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Life cycles of spots on Jupiter from Cassini images

Li, Liming and Ingersoll, Andrew P. and Vasavada, Ashwin R. and Porco, Carolyn C. and Del Genio, Anthony D. and Ewald, Shawn P. (2004) Life cycles of spots on Jupiter from Cassini images. Icarus, 172 (1). pp. 9-23. ISSN 0019-1035. doi:10.1016/j.icarus.2003.10.015.

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Using the sequence of 70-day continuum-band (751 nm) images from the Cassini Imaging Science System (ISS), we record over 500 compact oval spots and study their relation to the large-scale motions. The ∼100 spots whose vorticity could be measured—the large spots in most cases—were all anticyclonic. We exclude cyclonic features (chaotic regions) because they do not have a compact oval shape, but we do record their interactions with spots. We distinguish probable convective storms from other spots because they appear suddenly, grow rapidly, and are much brighter than their surroundings. The distribution of lifetimes for spots that appeared and disappeared during the 70-day period follows a decaying exponential with time constant (mean lifetime) of 3.5 days for probable convective storms and 16.8 days for all other spots. Extrapolating the exponential beyond 70 days seriously underestimates the number of spots that existed for the entire 70-day period. This and other evidences (size, shape, distribution in latitude) suggest that these long-lived spots with lifetime larger than 70 days are from a separate population. The zonal wind profile obtained manually by tracking individual features (this study) agrees with that obtained automatically by correlating brightness variations in narrow latitude bands (Porco et al., 2003). Some westward jets have developed more curvature and some have developed less curvature since Voyager times, but the number of westward jets that violate the barotropic stability criterion is about the same. In the northern hemisphere the number of spots is greatest at the latitudes of the westward jets, which are the most unstable regions according to the barotropic stability criterion. During the 70-day observation period the Great Red Spot (GRS) absorbed nine westward-moving spots that originated in the South Equatorial Belt (SEB), where most of the probable convective storms originate. Although the probable convective storms do not directly transform themselves into westward-moving spots, their common origin in the SEB suggests that moist convection and the westward jet compose a system that has maintained the GRS over its long lifetime.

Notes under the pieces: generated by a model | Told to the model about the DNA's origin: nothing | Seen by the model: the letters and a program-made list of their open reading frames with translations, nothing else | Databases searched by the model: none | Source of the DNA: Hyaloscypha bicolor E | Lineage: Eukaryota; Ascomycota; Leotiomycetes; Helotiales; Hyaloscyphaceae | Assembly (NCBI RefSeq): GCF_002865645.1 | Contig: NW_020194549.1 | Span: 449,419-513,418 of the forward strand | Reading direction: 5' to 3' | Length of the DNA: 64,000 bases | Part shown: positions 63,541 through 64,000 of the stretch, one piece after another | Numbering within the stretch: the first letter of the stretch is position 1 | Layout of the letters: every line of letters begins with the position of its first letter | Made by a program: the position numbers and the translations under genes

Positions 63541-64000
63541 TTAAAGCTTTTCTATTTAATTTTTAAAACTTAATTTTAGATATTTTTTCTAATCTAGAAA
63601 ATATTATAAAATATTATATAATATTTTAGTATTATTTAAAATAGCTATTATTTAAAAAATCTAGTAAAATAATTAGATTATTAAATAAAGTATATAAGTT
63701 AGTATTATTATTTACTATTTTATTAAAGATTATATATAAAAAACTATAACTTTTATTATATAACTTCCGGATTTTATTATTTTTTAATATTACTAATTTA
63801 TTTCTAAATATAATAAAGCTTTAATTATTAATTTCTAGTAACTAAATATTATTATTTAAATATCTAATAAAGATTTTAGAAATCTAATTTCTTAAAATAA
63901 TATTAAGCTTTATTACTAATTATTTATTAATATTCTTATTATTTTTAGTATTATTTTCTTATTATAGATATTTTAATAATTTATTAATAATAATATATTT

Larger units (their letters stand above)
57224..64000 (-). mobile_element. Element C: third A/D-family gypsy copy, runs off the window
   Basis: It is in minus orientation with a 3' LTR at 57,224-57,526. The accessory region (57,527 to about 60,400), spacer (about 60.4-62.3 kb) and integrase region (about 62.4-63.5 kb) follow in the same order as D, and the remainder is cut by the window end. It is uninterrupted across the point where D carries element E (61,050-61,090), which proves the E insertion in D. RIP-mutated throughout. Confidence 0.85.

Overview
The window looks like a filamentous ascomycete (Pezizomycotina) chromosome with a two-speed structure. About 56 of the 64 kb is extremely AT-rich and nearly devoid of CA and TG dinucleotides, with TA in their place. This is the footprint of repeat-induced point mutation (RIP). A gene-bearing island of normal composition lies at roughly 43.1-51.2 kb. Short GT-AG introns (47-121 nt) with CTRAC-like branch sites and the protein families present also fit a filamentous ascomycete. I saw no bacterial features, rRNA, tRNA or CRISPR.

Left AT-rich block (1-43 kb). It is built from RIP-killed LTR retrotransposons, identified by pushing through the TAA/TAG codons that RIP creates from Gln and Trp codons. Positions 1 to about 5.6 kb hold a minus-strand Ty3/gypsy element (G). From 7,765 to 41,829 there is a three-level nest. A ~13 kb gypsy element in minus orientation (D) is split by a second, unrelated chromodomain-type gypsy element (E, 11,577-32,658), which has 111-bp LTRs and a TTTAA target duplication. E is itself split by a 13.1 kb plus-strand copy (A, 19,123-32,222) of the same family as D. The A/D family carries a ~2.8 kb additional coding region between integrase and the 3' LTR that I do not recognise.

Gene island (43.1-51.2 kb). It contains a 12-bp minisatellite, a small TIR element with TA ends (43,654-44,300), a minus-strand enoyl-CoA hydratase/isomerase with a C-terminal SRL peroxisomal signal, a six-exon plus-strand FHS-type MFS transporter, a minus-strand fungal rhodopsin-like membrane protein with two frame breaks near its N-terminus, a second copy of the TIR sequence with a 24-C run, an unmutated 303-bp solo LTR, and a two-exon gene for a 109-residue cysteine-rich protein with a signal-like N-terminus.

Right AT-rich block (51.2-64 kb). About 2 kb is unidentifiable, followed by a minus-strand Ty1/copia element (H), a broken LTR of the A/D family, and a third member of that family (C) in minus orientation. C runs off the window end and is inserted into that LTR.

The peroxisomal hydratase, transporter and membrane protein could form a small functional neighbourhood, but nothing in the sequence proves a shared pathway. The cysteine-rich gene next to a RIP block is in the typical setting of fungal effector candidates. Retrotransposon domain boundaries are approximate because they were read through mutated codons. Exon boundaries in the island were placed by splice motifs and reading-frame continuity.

Item Type:Article
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URLURL TypeDescription
Li, Liming0000-0002-5257-9849
Ingersoll, Andrew P.0000-0002-2035-9198
Vasavada, Ashwin R.0000-0003-2665-286X
Ewald, Shawn P.0000-0002-1567-9154
Additional Information:© 2003 Elsevier Inc. Received 12 February 2003, Revised 24 September 2003, Available online 20 December 2003. We wish to thank Mimi Gerstell, Shane Byrne, and Carol Shu for helpful suggestions on the technical aspects and English of this article. This work was supported by the Cassini Project and the Planetary Atmospheres Program of NASA.
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Subject Keywords:Atmospheres; dynamics; Jupiter; atmosphere; Meteorology
Issue or Number:1
Record Number:CaltechAUTHORS:20121212-154533817
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Official Citation:Liming Li, Andrew P. Ingersoll, Ashwin R. Vasavada, Carolyn C. Porco, Anthony D. Del Genio, Shawn P. Ewald, Life cycles of spots on Jupiter from Cassini images, Icarus, Volume 172, Issue 1, November 2004, Pages 9-23, ISSN 0019-1035, (
Usage Policy:No commercial reproduction, distribution, display or performance rights in this work are provided.
ID Code:35961
Deposited By: Ruth Sustaita
Deposited On:29 Sep 2015 23:09
Last Modified:09 Nov 2021 23:19

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